cold winds blow
snow still graces the ground
three plum blossoms bud
© Carol Campbell
You are invited to visit and read the fabulous haiku artists at Carpe Diem. For today, our prompt was:
“Today our prompt is Ume-no-hana (ume flower) and it’s a classical kigo for the end of winter, or the last part of winter. Ume-no-hana (ume flower) is mostly translated as “plum” but it’s more an “apricot”.
I have a little background about the “ume-flower” for you:
Next to the Cherry blossom, the plum blossoms are loved by Japanese poets and where enjoyed even more than the cherry in the Heian peroid.
They are a symbol of refinement, purity and nobility and also a reminder of past love. Japanese tradition holds that the ume functions as a protective charm against evil, so the ume is traditionally planted in the northeast of the garden, the direction from which evil is believed to come.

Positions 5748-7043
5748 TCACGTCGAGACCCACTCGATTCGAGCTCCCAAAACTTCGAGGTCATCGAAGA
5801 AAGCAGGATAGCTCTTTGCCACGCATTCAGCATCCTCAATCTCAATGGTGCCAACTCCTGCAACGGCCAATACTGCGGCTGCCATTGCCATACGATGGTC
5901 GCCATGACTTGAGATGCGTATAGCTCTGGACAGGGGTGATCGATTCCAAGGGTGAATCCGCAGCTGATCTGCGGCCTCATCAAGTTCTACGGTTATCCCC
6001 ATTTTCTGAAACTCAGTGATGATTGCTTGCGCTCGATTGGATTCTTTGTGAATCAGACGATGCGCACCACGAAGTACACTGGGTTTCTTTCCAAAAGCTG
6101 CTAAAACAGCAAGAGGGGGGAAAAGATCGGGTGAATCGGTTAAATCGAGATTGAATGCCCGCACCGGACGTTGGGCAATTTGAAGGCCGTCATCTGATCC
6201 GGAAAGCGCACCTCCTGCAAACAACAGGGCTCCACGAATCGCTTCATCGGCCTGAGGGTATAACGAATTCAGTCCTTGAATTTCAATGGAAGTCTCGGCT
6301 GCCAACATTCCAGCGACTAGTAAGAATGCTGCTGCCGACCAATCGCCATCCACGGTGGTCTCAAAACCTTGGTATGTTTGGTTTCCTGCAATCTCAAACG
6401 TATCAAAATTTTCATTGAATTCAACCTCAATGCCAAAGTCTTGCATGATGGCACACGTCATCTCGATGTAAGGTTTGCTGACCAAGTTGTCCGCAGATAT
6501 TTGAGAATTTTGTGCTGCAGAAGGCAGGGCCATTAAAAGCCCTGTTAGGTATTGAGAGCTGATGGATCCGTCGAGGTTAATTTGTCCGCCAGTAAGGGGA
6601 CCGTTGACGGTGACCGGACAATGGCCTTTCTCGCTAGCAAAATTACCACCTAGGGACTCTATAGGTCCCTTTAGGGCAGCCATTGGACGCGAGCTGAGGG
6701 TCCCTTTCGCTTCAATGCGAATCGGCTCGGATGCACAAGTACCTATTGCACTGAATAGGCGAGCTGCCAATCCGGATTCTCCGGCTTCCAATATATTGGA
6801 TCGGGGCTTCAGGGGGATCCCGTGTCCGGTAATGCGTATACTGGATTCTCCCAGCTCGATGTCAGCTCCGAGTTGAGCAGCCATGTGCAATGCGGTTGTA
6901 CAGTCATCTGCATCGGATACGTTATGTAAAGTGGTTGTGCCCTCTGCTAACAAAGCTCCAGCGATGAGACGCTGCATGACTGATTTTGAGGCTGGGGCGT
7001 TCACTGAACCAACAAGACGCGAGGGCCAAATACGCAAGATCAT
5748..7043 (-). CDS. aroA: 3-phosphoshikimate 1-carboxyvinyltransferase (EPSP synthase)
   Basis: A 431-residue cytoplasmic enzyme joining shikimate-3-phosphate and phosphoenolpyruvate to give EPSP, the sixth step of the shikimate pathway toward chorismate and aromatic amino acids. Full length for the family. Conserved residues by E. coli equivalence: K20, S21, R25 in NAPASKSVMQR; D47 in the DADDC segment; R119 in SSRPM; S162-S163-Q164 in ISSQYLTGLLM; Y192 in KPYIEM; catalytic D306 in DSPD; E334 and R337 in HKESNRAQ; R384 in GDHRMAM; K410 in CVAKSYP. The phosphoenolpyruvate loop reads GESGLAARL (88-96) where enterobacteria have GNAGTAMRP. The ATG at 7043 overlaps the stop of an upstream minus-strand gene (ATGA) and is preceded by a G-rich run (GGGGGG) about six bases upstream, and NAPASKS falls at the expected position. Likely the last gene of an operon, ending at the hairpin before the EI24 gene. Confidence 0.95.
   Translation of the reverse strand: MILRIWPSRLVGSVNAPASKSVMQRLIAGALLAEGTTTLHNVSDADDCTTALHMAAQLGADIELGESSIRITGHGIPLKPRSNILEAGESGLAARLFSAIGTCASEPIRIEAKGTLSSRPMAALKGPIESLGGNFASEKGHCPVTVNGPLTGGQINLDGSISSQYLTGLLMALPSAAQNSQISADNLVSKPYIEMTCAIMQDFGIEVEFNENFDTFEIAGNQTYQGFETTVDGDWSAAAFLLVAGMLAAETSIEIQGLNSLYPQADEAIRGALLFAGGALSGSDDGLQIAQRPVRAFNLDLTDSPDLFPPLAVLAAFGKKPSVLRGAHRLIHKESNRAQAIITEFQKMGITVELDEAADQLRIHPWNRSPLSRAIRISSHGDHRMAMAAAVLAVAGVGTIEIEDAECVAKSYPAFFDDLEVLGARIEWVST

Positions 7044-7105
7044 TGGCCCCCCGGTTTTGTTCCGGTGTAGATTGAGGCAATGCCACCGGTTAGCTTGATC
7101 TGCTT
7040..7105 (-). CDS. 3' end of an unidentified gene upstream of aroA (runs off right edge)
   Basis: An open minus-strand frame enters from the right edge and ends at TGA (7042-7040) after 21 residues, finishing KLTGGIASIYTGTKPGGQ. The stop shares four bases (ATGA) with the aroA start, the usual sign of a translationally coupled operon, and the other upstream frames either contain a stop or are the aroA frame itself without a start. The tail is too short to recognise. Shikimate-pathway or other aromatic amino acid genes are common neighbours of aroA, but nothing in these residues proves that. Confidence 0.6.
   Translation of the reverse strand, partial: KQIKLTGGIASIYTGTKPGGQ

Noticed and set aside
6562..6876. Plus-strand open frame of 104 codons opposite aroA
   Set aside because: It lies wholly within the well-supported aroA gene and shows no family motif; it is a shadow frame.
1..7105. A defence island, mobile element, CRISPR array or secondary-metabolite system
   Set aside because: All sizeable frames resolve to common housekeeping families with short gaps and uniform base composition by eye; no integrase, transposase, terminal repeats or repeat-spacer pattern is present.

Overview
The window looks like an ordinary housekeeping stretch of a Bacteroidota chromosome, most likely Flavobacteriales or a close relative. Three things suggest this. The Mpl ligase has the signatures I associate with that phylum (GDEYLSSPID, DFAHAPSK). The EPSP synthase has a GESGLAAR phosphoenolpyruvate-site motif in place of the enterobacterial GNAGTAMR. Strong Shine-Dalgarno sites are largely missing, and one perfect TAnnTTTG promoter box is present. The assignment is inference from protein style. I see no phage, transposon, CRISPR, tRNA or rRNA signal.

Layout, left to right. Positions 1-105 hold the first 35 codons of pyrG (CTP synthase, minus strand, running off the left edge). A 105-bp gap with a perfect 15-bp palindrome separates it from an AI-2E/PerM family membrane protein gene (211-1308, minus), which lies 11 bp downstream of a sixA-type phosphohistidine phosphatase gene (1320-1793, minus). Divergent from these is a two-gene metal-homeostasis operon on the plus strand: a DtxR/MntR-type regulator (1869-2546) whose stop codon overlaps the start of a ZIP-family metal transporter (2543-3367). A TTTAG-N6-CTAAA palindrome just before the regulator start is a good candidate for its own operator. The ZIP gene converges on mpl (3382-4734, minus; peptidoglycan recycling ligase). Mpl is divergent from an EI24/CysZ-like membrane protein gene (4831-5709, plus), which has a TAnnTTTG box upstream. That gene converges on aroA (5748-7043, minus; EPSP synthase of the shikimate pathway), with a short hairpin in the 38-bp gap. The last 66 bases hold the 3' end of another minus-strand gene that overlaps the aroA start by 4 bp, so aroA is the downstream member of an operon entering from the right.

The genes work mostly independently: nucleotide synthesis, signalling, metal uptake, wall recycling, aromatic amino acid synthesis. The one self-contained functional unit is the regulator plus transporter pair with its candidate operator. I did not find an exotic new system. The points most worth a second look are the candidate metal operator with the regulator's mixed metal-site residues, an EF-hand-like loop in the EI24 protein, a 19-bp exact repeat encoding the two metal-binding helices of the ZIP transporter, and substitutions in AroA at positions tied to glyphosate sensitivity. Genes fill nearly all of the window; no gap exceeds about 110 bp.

I have found a lot of beautiful haiku and tanka (waka) about/on plum blossoms. First a tanka (waka) written by Sugawara Michizane:
When the east wind blows,
Send me your perfume,
Though your lord be absent,
Forget not the spring.
© Sugawara Michizane (845 – 903) (Tr. G. Bownas A. Thwaite)
scent of plum blossoms
on the misty mountain path
a big rising sun
© Matsuo Basho
And next to my love for Cherry blossoms I also wrote several haiku about/on Plum blossoms, here are a few haiku from my archive. These are all written at the start of Carpe Diem Haiku Kai back in 2012:
red plum blooming
while the last snow is melting –
❤ ❤ ❤